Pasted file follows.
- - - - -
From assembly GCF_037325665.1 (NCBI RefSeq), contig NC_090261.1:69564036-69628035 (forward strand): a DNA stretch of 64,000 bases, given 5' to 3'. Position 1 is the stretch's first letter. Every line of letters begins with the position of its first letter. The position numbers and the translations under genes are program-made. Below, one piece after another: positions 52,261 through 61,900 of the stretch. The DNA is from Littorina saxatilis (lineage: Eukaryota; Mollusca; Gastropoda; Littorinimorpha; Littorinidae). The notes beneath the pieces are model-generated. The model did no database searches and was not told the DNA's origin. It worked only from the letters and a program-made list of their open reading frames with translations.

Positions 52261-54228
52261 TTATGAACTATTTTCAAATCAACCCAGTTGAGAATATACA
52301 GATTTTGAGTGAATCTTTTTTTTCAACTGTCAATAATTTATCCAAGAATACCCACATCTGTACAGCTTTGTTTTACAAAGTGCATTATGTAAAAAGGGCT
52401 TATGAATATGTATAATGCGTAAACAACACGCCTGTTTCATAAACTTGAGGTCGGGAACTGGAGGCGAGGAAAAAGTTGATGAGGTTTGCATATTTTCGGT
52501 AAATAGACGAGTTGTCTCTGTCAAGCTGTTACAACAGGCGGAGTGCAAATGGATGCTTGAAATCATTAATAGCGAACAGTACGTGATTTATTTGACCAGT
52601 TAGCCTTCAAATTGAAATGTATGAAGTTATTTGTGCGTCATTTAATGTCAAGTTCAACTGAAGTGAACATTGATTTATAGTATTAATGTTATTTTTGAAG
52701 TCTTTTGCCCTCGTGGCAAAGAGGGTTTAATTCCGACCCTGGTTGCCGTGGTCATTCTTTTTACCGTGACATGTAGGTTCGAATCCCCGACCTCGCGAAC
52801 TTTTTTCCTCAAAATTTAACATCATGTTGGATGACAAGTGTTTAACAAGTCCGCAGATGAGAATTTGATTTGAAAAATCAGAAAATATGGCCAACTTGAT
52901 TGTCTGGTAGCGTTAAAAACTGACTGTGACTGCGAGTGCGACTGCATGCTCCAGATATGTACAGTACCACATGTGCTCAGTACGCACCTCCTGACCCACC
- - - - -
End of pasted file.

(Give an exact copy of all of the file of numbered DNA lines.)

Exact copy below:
From assembly GCF_037325665.1 (NCBI RefSeq), contig NC_090261.1:69564036-69628035 (forward strand): a DNA stretch of 64,000 bases, given 5' to 3'. Position 1 is the stretch's first letter. Every line of letters begins with the position of its first letter. The position numbers and the translations under genes are program-made. Below, one piece after another: positions 52,261 through 61,900 of the stretch. The DNA is from Littorina saxatilis (lineage: Eukaryota; Mollusca; Gastropoda; Littorinimorpha; Littorinidae). The notes beneath the pieces are model-generated. The model did no database searches and was not told the DNA's origin. It worked only from the letters and a program-made list of their open reading frames with translations.

Positions 52261-54228
52261 TTATGAACTATTTTCAAATCAACCCAGTTGAGAATATACA
52301 GATTTTGAGTGAATCTTTTTTTTCAACTGTCAATAATTTATCCAAGAATACCCACATCTGTACAGCTTTGTTTTACAAAGTGCATTATGTAAAAAGGGCT
52401 TATGAATATGTATAATGCGTAAACAACACGCCTGTTTCATAAACTTGAGGTCGGGAACTGGAGGCGAGGAAAAAGTTGATGAGGTTTGCATATTTTCGGT
52501 AAATAGACGAGTTGTCTCTGTCAAGCTGTTACAACAGGCGGAGTGCAAATGGATGCTTGAAATCATTAATAGCGAACAGTACGTGATTTATTTGACCAGT
52601 TAGCCTTCAAATTGAAATGTATGAAGTTATTTGTGCGTCATTTAATGTCAAGTTCAACTGAAGTGAACATTGATTTATAGTATTAATGTTATTTTTGAAG
52701 TCTTTTGCCCTCGTGGCAAAGAGGGTTTAATTCCGACCCTGGTTGCCGTGGTCATTCTTTTTACCGTGACATGTAGGTTCGAATCCCCGACCTCGCGAAC
52801 TTTTTTCCTCAAAATTTAACATCATGTTGGATGACAAGTGTTTAACAAGTCCGCAGATGAGAATTTGATTTGAAAAATCAGAAAATATGGCCAACTTGAT
52901 TGTCTGGTAGCGTTAAAAACTGACTGTGACTGCGAGTGCGACTGCATGCTCCAGATATGTACAGTACCACATGTGCTCAGTACGCACCTCCTGACCCACC